Tasmanian Times

The individual has always had to struggle to keep from being overwhelmed by the tribe. If you try it, you will be lonely often, and sometimes frightened. No price is too high for the privilege of owning yourself. ~ Friedrich Nietzsche

The individual has always had to struggle to keep from being overwhelmed by the tribe. If you try it, you will be lonely often, and sometimes frightened. No price is too high for the privilege of owning yourself. ~ Friedrich Nietzsche

Anton Clever

Postcard from Hua Hin … Letters to my grandchildren (19)

Hua Hin, Thailand. A beautiful beachside town, formerly predominantly a fishing village but now one that relies heavily on tourism. A destination for many looking to escape the onset of the northern hemisphere autumn and winter. Having visited the King’s town for many weeks over the last decade it has become noticeable that more Australians also visit each year. Roughly three hours drive south of the nation’s capital it is also a popular destination for Bangkok residents escaping the city crush on weekends, especially long weekends.

Hua Hin has a reputation of being a clean and safe town; after all it is home to the Royal family‘s summer palace. And the people of Thailand love and respect the King and Queen.

Serious and tragic events that have understandably caught international media attention occurred overnight. I know many of our friends and relatives are concerned, as we have been bombarded with emails and text messages, commencing in the early hours of the morning.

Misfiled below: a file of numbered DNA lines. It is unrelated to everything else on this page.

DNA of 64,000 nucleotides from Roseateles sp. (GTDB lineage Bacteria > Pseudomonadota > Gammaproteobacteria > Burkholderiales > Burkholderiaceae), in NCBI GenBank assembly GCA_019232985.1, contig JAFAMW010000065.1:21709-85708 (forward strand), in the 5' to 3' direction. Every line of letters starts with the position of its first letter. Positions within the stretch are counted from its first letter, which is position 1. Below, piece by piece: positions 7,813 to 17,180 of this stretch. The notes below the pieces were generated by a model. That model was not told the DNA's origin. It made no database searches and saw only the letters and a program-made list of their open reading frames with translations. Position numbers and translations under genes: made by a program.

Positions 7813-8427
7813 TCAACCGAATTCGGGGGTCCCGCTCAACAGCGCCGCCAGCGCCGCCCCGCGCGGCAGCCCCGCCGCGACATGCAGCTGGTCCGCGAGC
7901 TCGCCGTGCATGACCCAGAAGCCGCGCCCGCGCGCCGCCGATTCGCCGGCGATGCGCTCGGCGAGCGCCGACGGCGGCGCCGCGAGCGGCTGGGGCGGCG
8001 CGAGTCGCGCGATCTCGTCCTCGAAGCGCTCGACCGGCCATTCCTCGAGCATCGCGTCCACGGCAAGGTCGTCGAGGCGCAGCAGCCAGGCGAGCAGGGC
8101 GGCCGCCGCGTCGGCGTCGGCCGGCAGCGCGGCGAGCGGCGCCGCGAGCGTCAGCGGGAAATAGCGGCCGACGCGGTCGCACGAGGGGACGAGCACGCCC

This morning we woke to the news that a bomb blast on a busy Hua Hin intersection had killed one person and injured 23 more. The news report was that a bomb had been placed in a plant pot in front of a bar and was exploded by mobile telephone at 10:30 the previous night. There were two blasts about 50 metres and 30 minutes apart.

After breakfast I set out from the hotel on my laundry collection duties (we prefer to support local businesses rather than the hotel laundry service, not to mention the minimal cost involved). On occasions I like to stroll a circuitous route to the laundry and order a stronger than usual coffee at a local Starbucks café. Today was a Starbucks day.

The route to Starbucks took me past the Hilton Hotel near the explosion zone. The mood on the street was as somber as one would expect. There was no vehicular traffic at all on the street. I walked along Soi Bintabat and was blocked by police tape the width of the narrow road. Thirty metres ahead I could see another police ribbon. I tried not to look down as there were large patches of dried blood along the side of the road, linked by a chain of the same.

I was as saddened as the local people who sat in front of their shops, speechless and almost in tears.

A very angry European man approached me and, as if wanting to vent his spleen in one barrage of strong language said, “These effing people have to pay. Some businesses will close. My hotel, that’s my hotel,” he exclaimed as he pointed at The Mermaid, “will have no business for a long time.”

His gaze settled on a pile of bloodied sheets and towels in front of his hotel. “A woman collapsed there. She screamed in agony after being hit in the leg by pieces of metal from the bomb and staggered as far as there,” pointing at the ground. “We got her into an ambulance.” Clearly the woman had lost a great deal of blood.